DIY Camera Obscura for the Eclipse July 9th, 2017
Patrick Stein

I am excited about the solar eclipse this August that will be visible across the continental U.S. I am also keen in still having retinas when it’s over. So, I ordered some solar-rated sunglasses and decided to build a solar projector.

I brushed off my familiarity with the relevant lens equations, ordered some big-aperature lenses, and put the TC Maker laser cutter to good use.

Photo of the whole solar projector

The solar projector on a railing, propped up by books, catching the sun.


Determining the Lens Focal Lengths

I bought Fresnel lenses sold as page magnifiers and glass lenses that were sold to match particular TV models. I had no real information about their focal lengths. So, I took two different steps to come up with approximate focal lengths. The first thing that I did was set up a small lamp in my bedroom at night. I then positioned the light and a white backdrop at the distance that I needed them to be so that when the image of the light was in focus, the lens was half way between the light and the backdrop.

Then, I used the equation: 1/D_o + 1/D_i = 1/f to calculate the focal length. Here D_o is the distance from the lens to the object and D_i is the distance from the lens to the image. Since I made those both equal here, then the focal length is half the distance from the lens to the backdrop.

I determined that the focal length of my Fresnel lens was about 300mm and that the focal length of my glass lens was about 90mm.

Later, I verified these numbers by taking taking the lenses outside. I placed them to focus the sun on the sidewalk. Be very careful in this step. Concentrating the sun with a lens is a great way to start a fire. That’s why I did this on the sidewalk. I verified that when the lens was at the calculated focal length, the sidewalk started to smoke.

Preparing the Telescope

So, my brushing up on my lens equations and some common sense made me think that to project the sun, I wanted there to be about 390mm between my two lenses. I still wanted to verify this before really committing. So, I cut up a cardboard box so that I could put a Fresnel lens in one end and a glass lens in the other.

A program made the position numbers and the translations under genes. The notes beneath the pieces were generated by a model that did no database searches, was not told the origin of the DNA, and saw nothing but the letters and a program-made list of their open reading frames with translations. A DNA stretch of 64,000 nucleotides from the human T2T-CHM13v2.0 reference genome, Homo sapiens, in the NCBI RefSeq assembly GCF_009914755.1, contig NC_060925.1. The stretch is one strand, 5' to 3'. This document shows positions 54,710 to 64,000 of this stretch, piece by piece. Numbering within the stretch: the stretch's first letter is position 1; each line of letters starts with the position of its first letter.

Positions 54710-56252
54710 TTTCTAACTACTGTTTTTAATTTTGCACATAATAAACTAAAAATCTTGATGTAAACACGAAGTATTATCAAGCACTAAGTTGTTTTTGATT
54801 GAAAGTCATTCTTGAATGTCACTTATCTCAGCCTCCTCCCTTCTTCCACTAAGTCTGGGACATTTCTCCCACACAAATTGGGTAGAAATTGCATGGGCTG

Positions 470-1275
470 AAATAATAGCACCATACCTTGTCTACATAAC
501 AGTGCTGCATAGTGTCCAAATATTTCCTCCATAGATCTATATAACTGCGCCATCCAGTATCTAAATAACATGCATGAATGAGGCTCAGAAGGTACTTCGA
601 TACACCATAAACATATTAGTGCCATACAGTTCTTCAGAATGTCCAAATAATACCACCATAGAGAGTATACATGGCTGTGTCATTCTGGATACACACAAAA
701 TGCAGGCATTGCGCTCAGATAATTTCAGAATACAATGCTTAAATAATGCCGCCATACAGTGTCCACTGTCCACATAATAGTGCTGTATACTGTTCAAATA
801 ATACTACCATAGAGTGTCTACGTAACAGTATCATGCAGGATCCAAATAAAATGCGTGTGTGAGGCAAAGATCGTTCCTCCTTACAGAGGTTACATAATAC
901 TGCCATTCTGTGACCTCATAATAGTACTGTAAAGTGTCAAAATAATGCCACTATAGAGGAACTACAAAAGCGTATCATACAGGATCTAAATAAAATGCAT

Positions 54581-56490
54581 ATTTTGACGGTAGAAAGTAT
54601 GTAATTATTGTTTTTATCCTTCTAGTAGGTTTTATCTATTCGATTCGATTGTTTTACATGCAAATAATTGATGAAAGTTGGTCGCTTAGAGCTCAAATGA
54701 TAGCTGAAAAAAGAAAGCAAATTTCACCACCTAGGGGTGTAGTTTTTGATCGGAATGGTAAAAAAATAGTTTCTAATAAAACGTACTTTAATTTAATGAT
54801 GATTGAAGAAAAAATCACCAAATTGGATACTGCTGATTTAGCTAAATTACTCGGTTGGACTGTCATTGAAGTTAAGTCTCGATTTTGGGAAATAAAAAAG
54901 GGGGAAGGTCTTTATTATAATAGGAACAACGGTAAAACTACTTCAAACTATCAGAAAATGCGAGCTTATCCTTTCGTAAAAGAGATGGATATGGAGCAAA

Cardboard prototype of telescope

This worked out well enough and I had experimental verification of how far I wanted from the Fresnel lens and the glass lens.

Blurry photo of sunset projected on my dishwasher

So, then I started sketching out plans for the actual projector.

Photo of sketchbook drawings of rough plans

I decided that I wanted a 90-degree bend in the light path. With the bend, I can point the objective lens up toward the sun and have the projection screen set up any distance off to the side rather than having to set it up between the projector and the ground.

Once that was done, I put together plans to cut out a real box using a laser cutter.

In my first attempt, I had apparently gotten one of the pieces of my drawing misaligned. It was together enough though to do some initial experimentation. In the initial experimentation, it was really obvious that I needed to add a viewfinder.

The Viewfinder

After manually attempting to point the camera at the moon and other dim objects, I decided that I needed a viewfinder of some sort. I decided that I needed a viewfinder where you could either look through it at a dim object or line things up based on shadows from the sun. I was about to just go with a cross-hairs type pattern when I thought, now would be a very nice time to pretty it up. I searched around a bit for sun icons and stumbled upon this gorgeous eclipse icon.

solar eclipse icon

I made the front viewfinder with both the sun and the moon cut out. I made the rear viewfinder with the moon cut out and the sun just engraved. This is supposed to be a reminder that you shouldn’t be trying to line up the sun by looking through the viewfinder. You can use the viewfinder to line up the moon and you can use the shadow of the front viewfinder on the rear viewfinder to line up the sun.

Photo of the sun shining through the viewfinder, almost aligned

Final Plans

Here are the sun-projector sun-projector plans. The red lines are to be cut through. The blue lines are to be cut through if you want to build a straight-through projector. The green lines are to be cut through if you want to build the projector with a bend as I did. The yellow lines are only to be etched. Note: the entire dimensions depend on your lenses having a light path in the neighborhood of mine….. something between 300mm and 400mm. If you don’t have lenses in that range, you probably have to design your own.

Photo of projector on my railing, propped up on books

Here is an image of the sun. The projected image of the sun is 100mm in diameter. You can’t tell too much in the picture, but in real life you can see two shadow images of the sun because I am using a $5 rear-reflecting mirror instead of $85 front-reflecting mirror. Meh.

Photo of sun projected onto foam-core board

Next Steps

Next, I am planning to try to make a base in which to sit the projector to make it easier to point it at the desired spot in the sky.